Just how far Left is this administration anyways? Is Bernhard Henri-Levy actually influencing U.S. policy decisions..? From New York Magazine: ‘European Superhero Quashes Libyan Dictator’Bernhard Henri-Levy At The Daily Beast: ‘A Moral Tipping Point’Charlie Rose Episode On Libya Featuring Bernhard Henri-Levy, Les Gelb And Others

A Few More Syria Links-‘Unmitigated Clusterf**k?’

A pretty damned good overview of Syria for the non-initiated, including what’s been going on since 2011 and the backstory at the thehowardbealeshow. Recommended. Really.

Julia Ioffe at the New Republic-‘The Syria Solution: How Obama Got Played By Putin & Assad’

What do you do when you have little to no strategy, a map that isn’t lining up with events, and no clear vision of what you want to achieve?:

This, to borrow a phrase from a Congressional staffer at his wits’ end, “is an unmitigated clusterfuck.”

Strong language, but, you know, perhaps quite appropriate here.  This blog is generally more skeptical of the liberal internationalist ideals and the human rights crowd running foreign policy, because no matter how successful the realpolitik, they can often put the cart before the horse.  I suspect few people expected the cart to be unhooked from the horse and left in the mud for a few years.

‘As it stands now, Russia and France have taken the lead on working out a plan to get Assad to hand over his chemical weapons, a lead Obama seems all too happy to relinquish. Hammering out the details will take a some time, and, while they’re at it, Assad will still have his chemical weapons but will no longer be under the threat of a U.S. military strike. (Who knows if he’ll use them, but he certainly hasn’t let up on the conventional shelling.) Putin has succeeded in throwing sand in the gears of the American political process and separating the U.S. from its allies, and the current American handwringing over Syria seems likely to grind on for weeks. And a pro-Assad paper ran with the following headline this morning: “Moscow and Damascus Pull the Rug Out From Under the Feet of Obama.”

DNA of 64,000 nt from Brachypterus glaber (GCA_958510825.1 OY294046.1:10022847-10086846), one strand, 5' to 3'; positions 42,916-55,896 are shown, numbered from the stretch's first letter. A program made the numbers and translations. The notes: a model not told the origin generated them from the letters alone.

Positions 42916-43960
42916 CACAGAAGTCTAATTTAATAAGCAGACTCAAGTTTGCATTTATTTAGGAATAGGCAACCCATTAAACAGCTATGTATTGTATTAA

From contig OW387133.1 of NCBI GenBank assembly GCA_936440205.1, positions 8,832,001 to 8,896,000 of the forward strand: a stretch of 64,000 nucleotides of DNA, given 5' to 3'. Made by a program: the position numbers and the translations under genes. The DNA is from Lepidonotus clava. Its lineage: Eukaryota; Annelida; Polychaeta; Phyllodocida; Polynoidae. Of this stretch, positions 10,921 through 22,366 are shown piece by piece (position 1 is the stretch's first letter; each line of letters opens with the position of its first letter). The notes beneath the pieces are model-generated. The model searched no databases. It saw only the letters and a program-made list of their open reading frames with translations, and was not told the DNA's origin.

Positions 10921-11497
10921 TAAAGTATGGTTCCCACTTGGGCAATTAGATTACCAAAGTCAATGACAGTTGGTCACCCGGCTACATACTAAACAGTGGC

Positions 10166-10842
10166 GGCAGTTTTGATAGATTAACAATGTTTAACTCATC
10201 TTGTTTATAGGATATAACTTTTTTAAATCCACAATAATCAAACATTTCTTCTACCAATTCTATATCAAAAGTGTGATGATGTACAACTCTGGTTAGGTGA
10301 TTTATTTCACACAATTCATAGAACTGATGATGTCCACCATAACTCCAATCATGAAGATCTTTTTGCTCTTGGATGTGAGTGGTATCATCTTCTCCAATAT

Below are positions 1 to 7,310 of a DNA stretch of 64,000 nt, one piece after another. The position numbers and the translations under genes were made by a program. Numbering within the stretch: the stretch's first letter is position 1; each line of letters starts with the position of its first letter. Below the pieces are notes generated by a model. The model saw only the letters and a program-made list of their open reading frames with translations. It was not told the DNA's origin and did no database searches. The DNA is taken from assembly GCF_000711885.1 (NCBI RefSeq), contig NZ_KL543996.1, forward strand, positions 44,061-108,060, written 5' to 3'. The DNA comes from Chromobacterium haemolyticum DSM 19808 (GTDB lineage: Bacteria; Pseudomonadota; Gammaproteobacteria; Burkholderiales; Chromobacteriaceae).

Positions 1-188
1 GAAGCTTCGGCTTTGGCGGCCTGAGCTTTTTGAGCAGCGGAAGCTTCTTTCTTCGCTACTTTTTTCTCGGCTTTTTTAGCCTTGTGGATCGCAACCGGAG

Our foe, the obviously undemocratic Putin, has come to rescue our cart!  Of course, by opportunistically taking advantage of our leadership vacuum and uniting Russian opinion against us.  Our profile and influence diminish further.  Assad, our clear foe and ruthless dicator thug stays in power, maybe the chemical weapons the Russians have been supplying to him are taken away, but probably not.  The Civil war continues and continues to spill out all over the place.

That’s if Putin is even serious.

Meanwhile, our allies and possible alliances remain ignored, unconvinced, or can be seen turning away with looks of disbelief, back to their own politics to play this for what they can and pursue their own interests as they see fit, perhaps at our expense.   At the same time, our enemies, like Al Qaeda, remain under little to no pressure from anyone to become more ‘moderate,’ while Iran’s regime keeps one foot in the ‘international community’ pretending to be civil, with the other kicking furiously towards deliverable nuclear weapons, the Shia crescent, and regional domination.

At home, public opinion remains strongly against this war, and deeply skeptical of our political leadership.

I fail to see much upside here.

Dan Drezner tries to spin this deal into something tolerable, perhaps some kind of victory towards inducing foes and bad actors towards the goal of international law and the Geneva Conventions, but, think about it:  A gaffe made by Kerry is pounced upon by Putin and Assad in order to help our President out of his own corner…towards international cooperation:

‘Despite a series of mistakes, screw-ups, u-turns, and flubs, it’s possible that the Obama administration can, at the end of the day, claim credit for forcing Syria’s regime into relinquishing its chemical weapons stockpile and signing on to the convention banning its use.

Take the deal. Take it now.’

Here’s to hoping for the best and preparing for the worst.

Addition:  Get ready for the President’s speech, and the refrain that this was a war averted and brilliant game of chess by the President.  The ideals were advanced.  All is well.

Related On This Site: More Syria-From Via Media: ‘Congress on Syria: Going In On A Wing and A Prayer’From Slate: ‘In Aleppo, Syria, Mohamed Atta Thought He Could Build The Ideal Islamic City’

Michael Totten At World Affairs: ‘Syria’s Regime Not Worth Preserving’James Kirchik At The American Interest: 

Michael Totten’s piece that revisits a Robert Kaplan piece from 1993, which is prescient:  “A Writhing Ghost Of A Would-Be Nation”.  It was always a patchwork of minority tribes, remnants of the Ottoman Empire

Adam Garfinkle At The American Interest: ‘What Did The Arab Spring Really Change?’…Liberal Internationalism is hobbling us, and the safety of even the liberal internationalist doctrine if America doesn’t lead…Via Youtube-Uncommon Knowledge With Fouad Ajami And Charles Hill

Is Bernhard Henri-Levy actually influencing U.S. policy decisions..? From New York Magazine: ‘European Superhero Quashes Libyan Dictator’Bernhard Henri-Levy At The Daily Beast: ‘A Moral Tipping Point’Charlie Rose Episode On Libya Featuring Bernhard Henri-Levy, Les Gelb And Others